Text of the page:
This commit tags the tree deadbeefdeadbeefdeadbeefdeadbeefdeadbeefdeadbeefdeadbeefdeadbeefdeadbeefdeadbeefdeadbeefdeadbeefdeadbeefdeadbeefdeadbeefdeadbeef and has two parents: cafebabecafebabecafebabecafebabecafebabecafebabecafebabecafebabecafebabecafebabecafebabecafebabecafebabecafebabecafebabecafebabe and deafbeaddeafbeaddeafbeaddeafbeaddeafbeaddeafbeaddeafbeaddeafbeaddeafbeaddeafbeaddeafbeaddeafbeaddeafbeaddeafbeaddeafbeaddeafbead.

Because the full commit hash is extremely long, it is permitted to use any unique prefix in commands.

Commits must have one tree, any number of parents, any number of authors, one committer, one date, one subject line, and any number of body lines. These lines MUST occur in the order specified here.

SECS is the number of seconds since 1970-01-01 00:00 UTC at which the commit occurred.

The subject line MUST be less than 72 characters, and SHOULD be less than 50 chars. The body SHOULD be hard-wrapped at 72 characters, except for lines which contain logs or other data which must be copied verbatim.


A tree represents a directory. It contains a list of blobs or trees, each of which is associated with a name and a set of permissions.

The format of a tree is:

775 deadbeefdeadbeefdeadbeefdeadbeefdeadbeefdeadbeefdeadbeefdeadbeefdeadbeefdeadbeefdeadbeefdeadbeefdeadbeefdeadbeefdeadbeefdeadbeef docs
664 42424242424242424242424242424242424242424242424242424242424242424242424242424242424242424242424242424242424242424242424242424242 README.md

Each line is of the form $mode $hash $filename, where $mode is the octal mode of the file, $hash points to the contents of the file (either a tree or a blob), and $filename is the name of the file.

Note that we can't tell from this whether docs and README.md are trees or blobs. We can get that information from the objects referenced. (Though in this case, it's obvious that docs is a tree and README.md is a blob.)


Refs are pointers to commits. Refs may be used anywhere an object is required, and are equivalent to specifying $(cat .tm/refs/$REF).

The HEAD ref will always exist, and points to the commit currently checked out. New commits are parented to HEAD.

The index ref will always exist, and points to the commit which is currently being built on top of HEAD.

#Design guidelines

Avoid "best practices". If you think some way of doing something is better, make everything else illegal.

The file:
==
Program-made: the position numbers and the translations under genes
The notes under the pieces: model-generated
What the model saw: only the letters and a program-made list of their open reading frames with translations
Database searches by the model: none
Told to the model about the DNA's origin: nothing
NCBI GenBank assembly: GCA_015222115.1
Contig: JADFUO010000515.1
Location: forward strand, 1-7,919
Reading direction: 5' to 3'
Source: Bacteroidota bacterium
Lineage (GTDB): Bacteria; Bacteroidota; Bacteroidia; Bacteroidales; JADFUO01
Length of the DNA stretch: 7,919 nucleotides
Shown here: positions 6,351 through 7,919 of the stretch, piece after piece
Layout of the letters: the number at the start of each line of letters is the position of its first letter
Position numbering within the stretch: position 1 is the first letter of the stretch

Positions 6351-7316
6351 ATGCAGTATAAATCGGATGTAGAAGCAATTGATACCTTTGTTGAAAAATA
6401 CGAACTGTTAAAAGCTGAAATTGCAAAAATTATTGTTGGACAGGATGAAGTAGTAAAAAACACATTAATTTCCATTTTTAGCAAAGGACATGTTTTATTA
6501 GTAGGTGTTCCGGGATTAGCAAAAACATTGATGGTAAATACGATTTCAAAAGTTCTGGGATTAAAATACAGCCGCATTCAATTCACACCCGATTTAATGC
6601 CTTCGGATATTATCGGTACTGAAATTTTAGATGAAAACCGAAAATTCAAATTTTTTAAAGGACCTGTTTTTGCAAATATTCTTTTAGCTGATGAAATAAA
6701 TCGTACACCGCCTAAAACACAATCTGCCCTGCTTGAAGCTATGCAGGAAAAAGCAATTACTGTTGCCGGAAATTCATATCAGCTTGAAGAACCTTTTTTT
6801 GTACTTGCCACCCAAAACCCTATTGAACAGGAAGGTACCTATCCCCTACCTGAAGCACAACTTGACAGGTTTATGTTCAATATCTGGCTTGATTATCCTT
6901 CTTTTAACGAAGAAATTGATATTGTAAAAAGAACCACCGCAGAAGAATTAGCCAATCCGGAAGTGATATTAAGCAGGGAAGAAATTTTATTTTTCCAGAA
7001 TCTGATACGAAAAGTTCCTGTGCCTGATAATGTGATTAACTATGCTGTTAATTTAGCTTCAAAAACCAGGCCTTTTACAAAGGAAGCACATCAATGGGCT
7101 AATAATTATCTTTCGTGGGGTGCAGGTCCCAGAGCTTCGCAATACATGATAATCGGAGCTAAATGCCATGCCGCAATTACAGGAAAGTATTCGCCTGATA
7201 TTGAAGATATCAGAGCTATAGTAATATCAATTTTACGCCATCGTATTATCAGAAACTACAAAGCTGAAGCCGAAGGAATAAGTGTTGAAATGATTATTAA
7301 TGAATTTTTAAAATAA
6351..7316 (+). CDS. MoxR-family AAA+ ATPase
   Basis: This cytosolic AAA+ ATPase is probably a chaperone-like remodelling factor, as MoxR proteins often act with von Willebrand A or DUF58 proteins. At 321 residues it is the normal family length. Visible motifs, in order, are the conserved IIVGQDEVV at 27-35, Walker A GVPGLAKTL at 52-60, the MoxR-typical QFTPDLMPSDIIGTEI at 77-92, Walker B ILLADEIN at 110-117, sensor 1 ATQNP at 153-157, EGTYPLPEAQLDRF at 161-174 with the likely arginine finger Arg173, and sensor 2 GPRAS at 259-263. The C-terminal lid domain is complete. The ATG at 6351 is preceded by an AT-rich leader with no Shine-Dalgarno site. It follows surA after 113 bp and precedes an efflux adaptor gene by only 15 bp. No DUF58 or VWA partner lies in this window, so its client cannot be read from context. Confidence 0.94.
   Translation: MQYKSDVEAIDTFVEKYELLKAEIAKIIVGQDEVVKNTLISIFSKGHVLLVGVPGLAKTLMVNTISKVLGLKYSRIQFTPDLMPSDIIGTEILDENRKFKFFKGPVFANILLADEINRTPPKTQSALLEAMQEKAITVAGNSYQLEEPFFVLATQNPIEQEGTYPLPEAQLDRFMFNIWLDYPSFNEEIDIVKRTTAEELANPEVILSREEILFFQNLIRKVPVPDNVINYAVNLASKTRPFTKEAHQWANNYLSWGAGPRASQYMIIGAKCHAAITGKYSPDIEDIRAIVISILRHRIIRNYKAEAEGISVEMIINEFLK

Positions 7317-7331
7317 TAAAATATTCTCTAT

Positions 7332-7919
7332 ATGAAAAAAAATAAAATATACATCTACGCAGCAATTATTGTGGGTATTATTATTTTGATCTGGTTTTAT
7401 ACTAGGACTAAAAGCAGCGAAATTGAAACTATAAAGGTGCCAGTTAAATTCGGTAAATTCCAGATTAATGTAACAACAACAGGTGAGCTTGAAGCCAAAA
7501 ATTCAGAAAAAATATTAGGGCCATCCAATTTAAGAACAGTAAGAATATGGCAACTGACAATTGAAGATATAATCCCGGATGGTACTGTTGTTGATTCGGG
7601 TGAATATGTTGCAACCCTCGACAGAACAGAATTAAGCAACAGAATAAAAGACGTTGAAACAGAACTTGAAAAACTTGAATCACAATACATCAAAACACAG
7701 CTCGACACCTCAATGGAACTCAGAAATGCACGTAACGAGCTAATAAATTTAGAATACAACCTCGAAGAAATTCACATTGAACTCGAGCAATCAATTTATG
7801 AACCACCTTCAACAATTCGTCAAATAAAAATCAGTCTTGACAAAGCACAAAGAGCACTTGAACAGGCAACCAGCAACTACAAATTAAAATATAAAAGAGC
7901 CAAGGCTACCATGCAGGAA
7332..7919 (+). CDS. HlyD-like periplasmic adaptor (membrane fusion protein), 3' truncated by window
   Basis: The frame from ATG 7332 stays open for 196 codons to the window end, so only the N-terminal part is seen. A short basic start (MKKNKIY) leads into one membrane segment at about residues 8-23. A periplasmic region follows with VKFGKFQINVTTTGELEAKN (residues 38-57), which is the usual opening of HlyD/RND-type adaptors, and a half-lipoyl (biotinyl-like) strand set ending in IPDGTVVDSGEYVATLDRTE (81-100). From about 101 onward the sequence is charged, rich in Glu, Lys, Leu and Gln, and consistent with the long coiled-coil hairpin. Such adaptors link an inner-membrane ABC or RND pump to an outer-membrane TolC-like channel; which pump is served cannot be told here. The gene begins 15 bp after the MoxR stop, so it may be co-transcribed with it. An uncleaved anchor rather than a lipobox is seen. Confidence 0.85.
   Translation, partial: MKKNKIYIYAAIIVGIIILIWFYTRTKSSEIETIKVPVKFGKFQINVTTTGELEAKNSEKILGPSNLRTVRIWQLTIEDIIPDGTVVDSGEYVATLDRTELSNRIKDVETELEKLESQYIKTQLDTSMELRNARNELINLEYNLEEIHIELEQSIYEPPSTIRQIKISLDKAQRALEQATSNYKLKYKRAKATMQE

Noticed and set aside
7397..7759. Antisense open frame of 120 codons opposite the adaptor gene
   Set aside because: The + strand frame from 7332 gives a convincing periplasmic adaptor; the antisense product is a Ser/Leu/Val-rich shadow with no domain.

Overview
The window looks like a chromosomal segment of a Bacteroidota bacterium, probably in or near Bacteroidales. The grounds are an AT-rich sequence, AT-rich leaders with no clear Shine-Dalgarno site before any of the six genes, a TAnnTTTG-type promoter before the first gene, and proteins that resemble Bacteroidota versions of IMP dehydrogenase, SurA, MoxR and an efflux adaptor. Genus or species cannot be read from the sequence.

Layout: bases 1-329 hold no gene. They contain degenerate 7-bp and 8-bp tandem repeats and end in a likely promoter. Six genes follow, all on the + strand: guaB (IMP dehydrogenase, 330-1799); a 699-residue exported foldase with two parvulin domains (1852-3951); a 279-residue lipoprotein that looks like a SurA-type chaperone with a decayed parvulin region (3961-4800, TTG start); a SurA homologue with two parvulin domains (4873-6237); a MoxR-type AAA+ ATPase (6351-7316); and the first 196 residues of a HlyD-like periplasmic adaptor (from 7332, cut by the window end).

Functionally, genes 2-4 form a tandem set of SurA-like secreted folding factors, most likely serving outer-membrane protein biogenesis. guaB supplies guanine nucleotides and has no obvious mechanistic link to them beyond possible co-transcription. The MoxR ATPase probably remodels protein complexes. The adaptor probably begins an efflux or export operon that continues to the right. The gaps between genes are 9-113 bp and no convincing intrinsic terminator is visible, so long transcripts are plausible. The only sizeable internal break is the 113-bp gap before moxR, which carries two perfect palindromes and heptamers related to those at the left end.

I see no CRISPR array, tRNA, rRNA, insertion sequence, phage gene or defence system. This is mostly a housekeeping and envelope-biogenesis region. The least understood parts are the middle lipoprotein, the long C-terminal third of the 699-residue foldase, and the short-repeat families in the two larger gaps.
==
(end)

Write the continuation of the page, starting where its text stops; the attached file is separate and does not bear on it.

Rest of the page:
Similarly, avoid configuration. tm should do the right thing, and only the right thing.

tm has a small number of fundamental abstractions -- currently only objects and patches. There are a few non-trivial operations each one supports. Make sure you understand these, and try your hardest to frame new features in terms of these operations.

Avoid doing anything complicated. If you have to do something complicated, make sure to get the most out of it. This goes doubly for the plumbing.

#Draft remote spec

Like in git, each remote gets a set of branches under $remotename/ dedicated to it.


  • Should we replace the tarred up .tm with a set of patches?
  • Is there a way to make this simpler?
  • Do we actually want remotes?


  • Client sends server the latest commit they have on the ref being fetched
  • If server has that commit, it tarballs up all the commits since then and all new trees and blobs along with the new ref in the same structure as they have in .tm. The client then untars this into .tm
  • If the server doesn't have that commit, the client sends that commit's parents, doing a breadth-first search on the commit history up until that point until the client finds a commit that the server also has. If the entire history up until the client's latest commit has been traversed and nothing in common has been found, the server just sends the whole .tm directory

For the initial clone, the second case happens immediately and the client just gets the entire contents of the repo.


  • Client tells server that it wants to push
  • Server responds with the latest commit that it has
  • Fetch steps are repeated, with server and client switched